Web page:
Fifty-Eight Communities in 25 States Are Now “Open for Solar Business”

SolSmart designates new cities and counties including Atlanta, Madison, Charlottesville, D.C., San Antonio

WASHINGTON, D.C., May 8, 2017 — Fifty-eight communities in 25 states have now achieved designation under SolSmart, a national program that recognizes cities and counties for lowering barriers to solar energy development. Representing more than 29 million people, these cities and counties are cutting red tape to reduce the cost of solar energy at the local level and become “open for solar business.”

Today, SolSmart is announcing 22 new designations at the American Planning Association National Planning Conference in New York City. Since the program launched in April 2016, 58 communities have received designation. Funded by the U.S. Department of Energy SunShot Initiative, SolSmart aims to designate at least 300 communities within three years.

“In just one year, 58 communities have demonstrated national leadership by making it faster, easier, and cheaper to go solar,” said Andrea Luecke, President and Executive Director at The Solar Foundation. “These cities and counties are installing new solar capacity, reducing interconnection times, streamlining permitting requirements, and reducing the cost of solar for homes and businesses, opening the door to tremendous job growth and economic expansion.”

Today, nine new communities achieved the highest designation of SolSmart Gold: Atlanta, Georgia; Beaverton, Oregon; Davis, California; El Paso, Texas; Hillsboro, Oregon; Huntington Beach, California; Madison, Wisconsin; Washington, D.C.; and Ypsilanti, Michigan.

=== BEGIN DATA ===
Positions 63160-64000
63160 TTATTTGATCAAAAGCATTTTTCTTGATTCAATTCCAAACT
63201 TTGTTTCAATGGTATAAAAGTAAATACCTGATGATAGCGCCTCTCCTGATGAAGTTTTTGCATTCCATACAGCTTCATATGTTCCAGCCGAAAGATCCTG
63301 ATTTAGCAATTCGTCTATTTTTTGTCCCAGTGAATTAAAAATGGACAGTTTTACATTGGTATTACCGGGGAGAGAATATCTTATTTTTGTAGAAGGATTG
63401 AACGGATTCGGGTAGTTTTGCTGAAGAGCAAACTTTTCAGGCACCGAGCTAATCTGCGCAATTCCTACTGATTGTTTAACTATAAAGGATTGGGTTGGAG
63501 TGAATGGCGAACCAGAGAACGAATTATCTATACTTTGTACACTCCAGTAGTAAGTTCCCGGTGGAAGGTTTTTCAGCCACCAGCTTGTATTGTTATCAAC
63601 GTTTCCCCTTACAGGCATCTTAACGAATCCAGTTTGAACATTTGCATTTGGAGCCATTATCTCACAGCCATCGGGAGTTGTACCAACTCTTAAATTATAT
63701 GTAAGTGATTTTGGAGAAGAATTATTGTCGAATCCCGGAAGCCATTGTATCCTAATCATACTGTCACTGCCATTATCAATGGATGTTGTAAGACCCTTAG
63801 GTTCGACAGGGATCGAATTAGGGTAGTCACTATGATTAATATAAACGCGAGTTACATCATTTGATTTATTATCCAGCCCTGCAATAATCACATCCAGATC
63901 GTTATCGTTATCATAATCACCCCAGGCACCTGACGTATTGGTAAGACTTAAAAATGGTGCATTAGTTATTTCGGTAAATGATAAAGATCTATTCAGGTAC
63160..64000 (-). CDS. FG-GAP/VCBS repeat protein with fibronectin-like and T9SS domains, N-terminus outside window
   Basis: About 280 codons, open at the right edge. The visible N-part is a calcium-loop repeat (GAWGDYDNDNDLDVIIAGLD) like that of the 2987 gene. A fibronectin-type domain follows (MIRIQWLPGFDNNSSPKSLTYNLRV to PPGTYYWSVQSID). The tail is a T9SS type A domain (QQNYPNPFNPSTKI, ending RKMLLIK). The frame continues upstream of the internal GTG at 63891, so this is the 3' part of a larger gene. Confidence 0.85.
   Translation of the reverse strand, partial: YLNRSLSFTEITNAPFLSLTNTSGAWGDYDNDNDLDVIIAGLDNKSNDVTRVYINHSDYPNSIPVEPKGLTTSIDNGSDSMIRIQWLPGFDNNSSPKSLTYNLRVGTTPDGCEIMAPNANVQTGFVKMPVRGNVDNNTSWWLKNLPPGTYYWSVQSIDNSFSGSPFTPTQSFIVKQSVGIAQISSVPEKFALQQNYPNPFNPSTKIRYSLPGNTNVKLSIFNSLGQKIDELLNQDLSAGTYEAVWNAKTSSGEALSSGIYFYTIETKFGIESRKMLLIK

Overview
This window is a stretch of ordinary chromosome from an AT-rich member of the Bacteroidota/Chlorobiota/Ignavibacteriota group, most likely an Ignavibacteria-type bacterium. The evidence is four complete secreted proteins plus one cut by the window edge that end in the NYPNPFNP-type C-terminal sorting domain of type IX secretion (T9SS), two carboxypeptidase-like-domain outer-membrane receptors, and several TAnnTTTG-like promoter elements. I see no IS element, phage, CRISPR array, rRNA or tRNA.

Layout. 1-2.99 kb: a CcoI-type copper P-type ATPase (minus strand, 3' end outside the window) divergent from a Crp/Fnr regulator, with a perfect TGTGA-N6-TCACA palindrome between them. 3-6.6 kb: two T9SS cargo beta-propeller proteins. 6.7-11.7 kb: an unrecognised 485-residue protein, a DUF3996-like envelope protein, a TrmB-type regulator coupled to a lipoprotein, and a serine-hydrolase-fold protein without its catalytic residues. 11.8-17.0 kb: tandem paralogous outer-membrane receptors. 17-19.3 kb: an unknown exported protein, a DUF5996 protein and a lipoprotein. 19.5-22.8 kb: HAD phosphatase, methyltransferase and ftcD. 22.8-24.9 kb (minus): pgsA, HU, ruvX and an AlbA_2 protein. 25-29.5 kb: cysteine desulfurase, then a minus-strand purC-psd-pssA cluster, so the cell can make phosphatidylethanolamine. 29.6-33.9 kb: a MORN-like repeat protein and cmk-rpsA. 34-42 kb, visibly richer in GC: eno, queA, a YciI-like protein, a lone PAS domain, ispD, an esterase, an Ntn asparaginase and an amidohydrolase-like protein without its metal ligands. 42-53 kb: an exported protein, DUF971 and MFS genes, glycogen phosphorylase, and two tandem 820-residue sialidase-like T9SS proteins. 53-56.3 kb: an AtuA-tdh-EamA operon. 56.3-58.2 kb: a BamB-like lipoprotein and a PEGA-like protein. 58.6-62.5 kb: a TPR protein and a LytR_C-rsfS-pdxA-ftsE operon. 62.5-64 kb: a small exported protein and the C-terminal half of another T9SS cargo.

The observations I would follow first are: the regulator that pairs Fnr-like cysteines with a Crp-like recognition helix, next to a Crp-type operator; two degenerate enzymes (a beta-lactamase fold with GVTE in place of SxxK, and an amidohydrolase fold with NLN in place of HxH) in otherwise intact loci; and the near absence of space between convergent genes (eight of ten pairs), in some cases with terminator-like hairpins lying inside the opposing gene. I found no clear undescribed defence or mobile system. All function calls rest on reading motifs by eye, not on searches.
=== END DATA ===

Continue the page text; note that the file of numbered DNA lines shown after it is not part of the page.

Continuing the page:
Two new communities were designated SolSmart Silver: Ames, Iowa and Oro Valley, Arizona.

Eleven new communities were designated SolSmart Bronze: Carrboro, North Carolina; Chapel Hill, North Carolina; Charlottesville, Virginia; Cupertino, California; Dartmouth, Massachusetts; Lincoln, Nebraska; Miami-Dade County, Florida; Natick, Massachusetts; Orange County, North Carolina; Raymore, Missouri; and San Antonio, Texas.

And four more communities achieved SolSmart Gold after they were previously designated silver or bronze: Charleston County, South Carolina; Philadelphia, Pennsylvania; Saint Paul, Minnesota; and Somerville, Massachusetts.

“The City of Atlanta is proud to receive the SolSmart Gold Designation in recognition of our path-breaking leadership with solar energy,” said Atlanta Mayor Kasim Reed. “We launched the Solar Atlanta program in 2015, and are now installing solar panels on 28 municipal buildings, saving money and reducing our carbon emissions. With our new, streamlined permitting process, we are also sending the message that solar works for our residents and property owners.”

Local governments achieve SolSmart designation by evaluating programs and practices, such as permitting, planning, and zoning, in order to reduce obstacles to solar energy development and pass cost savings on to consumers.

A few examples of their achievements include:

Atlanta, SolSmart Gold: The city developed a process to approve certain solar permit applications over the counter; proposed a solar plus storage project on an urban farm; launched a solar landing page on the city’s sustainability website; and created a streamlined permitting pathway for small solar systems.